The most common type of solar energy system, a grid tied system produces the fastest return on investment. The system connects to your local electric utility grid through the service panel in your home or business. This method of connection is popular because it offers the dual advantages of providing free solar energy while enabling you to maintain the same consistency in power you now receive from your local utility.
The power produced by a grid-tied solar energy system fluctuates depending on the weather. If the power is depleted at night or in cloudy conditions, you’ll receive traditional electricity through your local power company. Conversely, when the sun is at its brightest, the solar power could feed all of your circuits with some still left over. With a grid-tied system, the excess energy is returned to the grid and you get a “credit” for that electricity. This surplus power will go out of your house through your meter, actually making your meter spin backwards.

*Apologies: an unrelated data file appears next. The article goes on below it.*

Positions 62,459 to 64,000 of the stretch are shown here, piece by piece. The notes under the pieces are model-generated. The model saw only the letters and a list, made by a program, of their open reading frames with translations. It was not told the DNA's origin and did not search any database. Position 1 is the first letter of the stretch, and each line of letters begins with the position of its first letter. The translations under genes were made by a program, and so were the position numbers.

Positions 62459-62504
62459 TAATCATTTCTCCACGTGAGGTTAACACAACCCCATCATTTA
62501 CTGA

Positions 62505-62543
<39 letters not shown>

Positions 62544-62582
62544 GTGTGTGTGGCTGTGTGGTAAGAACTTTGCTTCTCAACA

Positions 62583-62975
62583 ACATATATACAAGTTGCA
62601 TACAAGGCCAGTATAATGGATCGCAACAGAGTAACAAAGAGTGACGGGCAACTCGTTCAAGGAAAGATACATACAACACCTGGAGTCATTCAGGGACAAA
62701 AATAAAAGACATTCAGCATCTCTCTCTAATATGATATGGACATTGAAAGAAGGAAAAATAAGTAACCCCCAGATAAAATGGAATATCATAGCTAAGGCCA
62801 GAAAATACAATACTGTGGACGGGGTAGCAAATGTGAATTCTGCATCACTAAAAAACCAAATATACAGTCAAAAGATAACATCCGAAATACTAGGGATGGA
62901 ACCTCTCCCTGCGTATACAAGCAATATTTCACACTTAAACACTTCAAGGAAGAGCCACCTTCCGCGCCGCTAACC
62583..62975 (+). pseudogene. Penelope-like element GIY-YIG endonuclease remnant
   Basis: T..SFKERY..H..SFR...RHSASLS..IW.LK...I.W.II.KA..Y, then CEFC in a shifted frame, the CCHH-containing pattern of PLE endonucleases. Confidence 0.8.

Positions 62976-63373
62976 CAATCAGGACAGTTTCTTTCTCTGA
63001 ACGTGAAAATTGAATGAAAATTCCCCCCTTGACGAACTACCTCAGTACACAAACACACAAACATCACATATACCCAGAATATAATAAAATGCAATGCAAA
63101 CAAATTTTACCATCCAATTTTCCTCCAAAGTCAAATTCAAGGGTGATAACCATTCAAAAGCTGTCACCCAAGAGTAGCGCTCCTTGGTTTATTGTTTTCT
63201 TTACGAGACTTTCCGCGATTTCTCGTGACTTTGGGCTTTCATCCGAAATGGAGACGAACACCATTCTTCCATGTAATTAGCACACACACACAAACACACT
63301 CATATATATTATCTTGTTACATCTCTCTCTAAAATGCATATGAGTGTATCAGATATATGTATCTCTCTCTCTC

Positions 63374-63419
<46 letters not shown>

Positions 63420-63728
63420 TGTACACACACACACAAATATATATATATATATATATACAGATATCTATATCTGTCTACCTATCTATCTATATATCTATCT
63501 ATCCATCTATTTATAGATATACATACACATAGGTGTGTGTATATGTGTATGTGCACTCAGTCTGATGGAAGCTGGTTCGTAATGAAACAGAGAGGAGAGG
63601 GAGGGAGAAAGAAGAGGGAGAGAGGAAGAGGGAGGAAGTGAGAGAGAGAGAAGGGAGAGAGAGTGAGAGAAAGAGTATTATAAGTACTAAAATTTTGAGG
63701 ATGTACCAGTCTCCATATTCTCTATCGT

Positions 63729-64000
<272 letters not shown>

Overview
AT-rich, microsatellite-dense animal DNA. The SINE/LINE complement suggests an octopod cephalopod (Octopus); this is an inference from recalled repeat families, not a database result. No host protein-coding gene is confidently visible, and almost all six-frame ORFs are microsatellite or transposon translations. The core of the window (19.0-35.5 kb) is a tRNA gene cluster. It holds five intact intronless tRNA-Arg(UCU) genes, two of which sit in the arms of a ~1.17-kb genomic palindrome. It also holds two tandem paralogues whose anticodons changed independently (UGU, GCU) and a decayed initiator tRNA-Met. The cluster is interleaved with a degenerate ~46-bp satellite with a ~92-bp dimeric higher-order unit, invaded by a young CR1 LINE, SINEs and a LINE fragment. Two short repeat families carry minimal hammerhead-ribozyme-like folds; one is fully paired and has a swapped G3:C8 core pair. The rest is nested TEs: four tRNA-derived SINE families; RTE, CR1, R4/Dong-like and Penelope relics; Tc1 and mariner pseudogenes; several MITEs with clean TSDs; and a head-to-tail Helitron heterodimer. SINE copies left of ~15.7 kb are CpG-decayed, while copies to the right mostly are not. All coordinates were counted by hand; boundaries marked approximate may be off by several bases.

If there is a blackout, the PV system shuts down and no solar power will be produced until your local power company restores power to the grid. This is required to prevent the flow of power that could endanger utility workers. When the blackout ends and power is available from the grid, your solar system will sense this and start working again.